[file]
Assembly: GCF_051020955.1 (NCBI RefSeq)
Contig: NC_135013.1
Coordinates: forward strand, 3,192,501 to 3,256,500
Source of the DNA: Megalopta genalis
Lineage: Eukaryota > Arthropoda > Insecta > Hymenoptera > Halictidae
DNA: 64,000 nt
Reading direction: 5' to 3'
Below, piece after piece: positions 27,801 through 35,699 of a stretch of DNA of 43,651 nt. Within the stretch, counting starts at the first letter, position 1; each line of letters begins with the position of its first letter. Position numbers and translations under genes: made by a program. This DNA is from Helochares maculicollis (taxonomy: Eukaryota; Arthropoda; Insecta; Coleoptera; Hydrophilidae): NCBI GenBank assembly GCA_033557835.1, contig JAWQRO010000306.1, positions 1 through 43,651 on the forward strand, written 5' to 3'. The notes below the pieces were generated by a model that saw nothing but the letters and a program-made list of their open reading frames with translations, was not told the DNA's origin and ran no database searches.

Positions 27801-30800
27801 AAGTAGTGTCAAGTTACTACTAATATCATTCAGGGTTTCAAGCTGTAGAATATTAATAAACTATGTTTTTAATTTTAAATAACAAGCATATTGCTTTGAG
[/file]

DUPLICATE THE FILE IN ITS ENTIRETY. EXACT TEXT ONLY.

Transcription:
Assembly: GCF_051020955.1 (NCBI RefSeq)
Contig: NC_135013.1
Coordinates: forward strand, 3,192,501 to 3,256,500
Source of the DNA: Megalopta genalis
Lineage: Eukaryota > Arthropoda > Insecta > Hymenoptera > Halictidae
DNA: 64,000 nt
Reading direction: 5' to 3'
Below, piece after piece: positions 27,801 through 35,699 of a stretch of DNA of 43,651 nt. Within the stretch, counting starts at the first letter, position 1; each line of letters begins with the position of its first letter. Position numbers and translations under genes: made by a program. This DNA is from Helochares maculicollis (taxonomy: Eukaryota; Arthropoda; Insecta; Coleoptera; Hydrophilidae): NCBI GenBank assembly GCA_033557835.1, contig JAWQRO010000306.1, positions 1 through 43,651 on the forward strand, written 5' to 3'. The notes below the pieces were generated by a model that saw nothing but the letters and a program-made list of their open reading frames with translations, was not told the DNA's origin and ran no database searches.

Positions 27801-30800
27801 AAGTAGTGTCAAGTTACTACTAATATCATTCAGGGTTTCAAGCTGTAGAATATTAATAAACTATGTTTTTAATTTTAAATAACAAGCATATTGCTTTGAG